The simple dynamic between HDL and LDL is greatly affected by your lifestyle habits, diet and genetics and can lead to many health problems including:
- Heart disease and stroke
- Peripheral vascular disease (PVD) - when your blood vessels are not working right
- High blood pressure – your blood pressure should be less than 120/80mmHg or you increase your risk for heart, eye and kidney problems
- Kidney disease
- Diabetes and/or insulin resistance
Other terms to know as you explore your cholesterol
Additional factors that play a role in determining risk for heart disease include the level of Lipoprotein (a), also known as Lp(a). Higher amounts of Lp(a) will increase your risk for developing plaque in blood vessels. The level of lipoprotein (a) is largely dependent on your genetics. For example, people of African descent have consistently been shown to produce higher levels of Lp (a). Despite this genetic influence, your lifestyle habits and diet can help reduce you level.
An additional important cholesterol marker is apolipoprotein A1. Apolipoprotein A1 or ApoA-1 is a component of HDL, the good cholesterol which works to clear cholesterol from artery walls and thus reduce the risk for plaque formation. It’s one of the good guys.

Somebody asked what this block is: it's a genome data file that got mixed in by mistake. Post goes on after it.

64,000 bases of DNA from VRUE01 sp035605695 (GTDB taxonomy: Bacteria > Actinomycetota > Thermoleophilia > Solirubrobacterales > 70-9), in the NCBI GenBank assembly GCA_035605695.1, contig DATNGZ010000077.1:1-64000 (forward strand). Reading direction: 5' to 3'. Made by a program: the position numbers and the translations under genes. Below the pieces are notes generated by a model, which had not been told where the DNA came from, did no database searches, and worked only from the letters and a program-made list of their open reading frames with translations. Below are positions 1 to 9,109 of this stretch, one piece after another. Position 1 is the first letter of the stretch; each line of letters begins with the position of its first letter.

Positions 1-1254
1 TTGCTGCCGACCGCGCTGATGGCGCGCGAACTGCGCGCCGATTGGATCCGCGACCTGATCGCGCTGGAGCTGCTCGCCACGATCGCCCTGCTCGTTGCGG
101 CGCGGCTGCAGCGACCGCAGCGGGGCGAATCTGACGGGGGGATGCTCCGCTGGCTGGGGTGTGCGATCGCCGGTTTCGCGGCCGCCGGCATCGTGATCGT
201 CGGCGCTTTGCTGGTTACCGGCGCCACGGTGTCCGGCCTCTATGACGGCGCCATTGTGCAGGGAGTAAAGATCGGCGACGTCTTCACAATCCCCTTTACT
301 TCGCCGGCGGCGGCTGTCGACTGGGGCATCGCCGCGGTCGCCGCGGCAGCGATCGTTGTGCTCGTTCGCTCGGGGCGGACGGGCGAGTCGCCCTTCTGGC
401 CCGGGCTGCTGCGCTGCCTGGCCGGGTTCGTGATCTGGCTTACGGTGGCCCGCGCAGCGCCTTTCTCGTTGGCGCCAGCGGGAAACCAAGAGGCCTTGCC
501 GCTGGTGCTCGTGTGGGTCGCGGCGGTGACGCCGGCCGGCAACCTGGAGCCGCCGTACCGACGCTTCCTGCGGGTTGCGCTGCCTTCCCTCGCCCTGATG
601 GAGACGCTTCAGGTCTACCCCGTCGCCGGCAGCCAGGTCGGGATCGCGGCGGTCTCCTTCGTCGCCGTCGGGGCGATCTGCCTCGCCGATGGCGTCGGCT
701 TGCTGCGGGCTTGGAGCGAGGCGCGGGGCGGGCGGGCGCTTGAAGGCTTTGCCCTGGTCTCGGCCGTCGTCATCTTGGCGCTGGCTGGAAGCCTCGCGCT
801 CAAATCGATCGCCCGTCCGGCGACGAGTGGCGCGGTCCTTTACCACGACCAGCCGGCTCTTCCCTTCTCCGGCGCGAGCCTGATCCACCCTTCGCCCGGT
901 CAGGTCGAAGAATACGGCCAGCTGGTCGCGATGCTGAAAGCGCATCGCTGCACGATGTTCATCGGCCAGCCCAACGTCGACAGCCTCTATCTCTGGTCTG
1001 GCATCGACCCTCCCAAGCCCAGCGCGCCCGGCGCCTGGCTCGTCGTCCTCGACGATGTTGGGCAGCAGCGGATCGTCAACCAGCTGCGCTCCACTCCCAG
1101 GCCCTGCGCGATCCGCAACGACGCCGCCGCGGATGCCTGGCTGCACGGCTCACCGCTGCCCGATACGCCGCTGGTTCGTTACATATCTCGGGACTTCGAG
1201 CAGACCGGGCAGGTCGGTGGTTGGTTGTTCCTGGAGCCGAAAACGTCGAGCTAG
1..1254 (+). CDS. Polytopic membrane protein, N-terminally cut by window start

Apolipoprotein B 100 is a final important piece to the cholesterol puzzle. Each LDL particle that carries cholesterol will have one “apolipoprotein B 100” (ApoB100) as a part of that LDL particle. It is this ApoB100 entity that allows LDL to attach to cells and deposit it’s load of cholesterol. It also allows a direct count of LDL, since there is only one ApoB100 protein for each LDL particle. The good news is that there are medications and natural treatments known to lower ApoB100.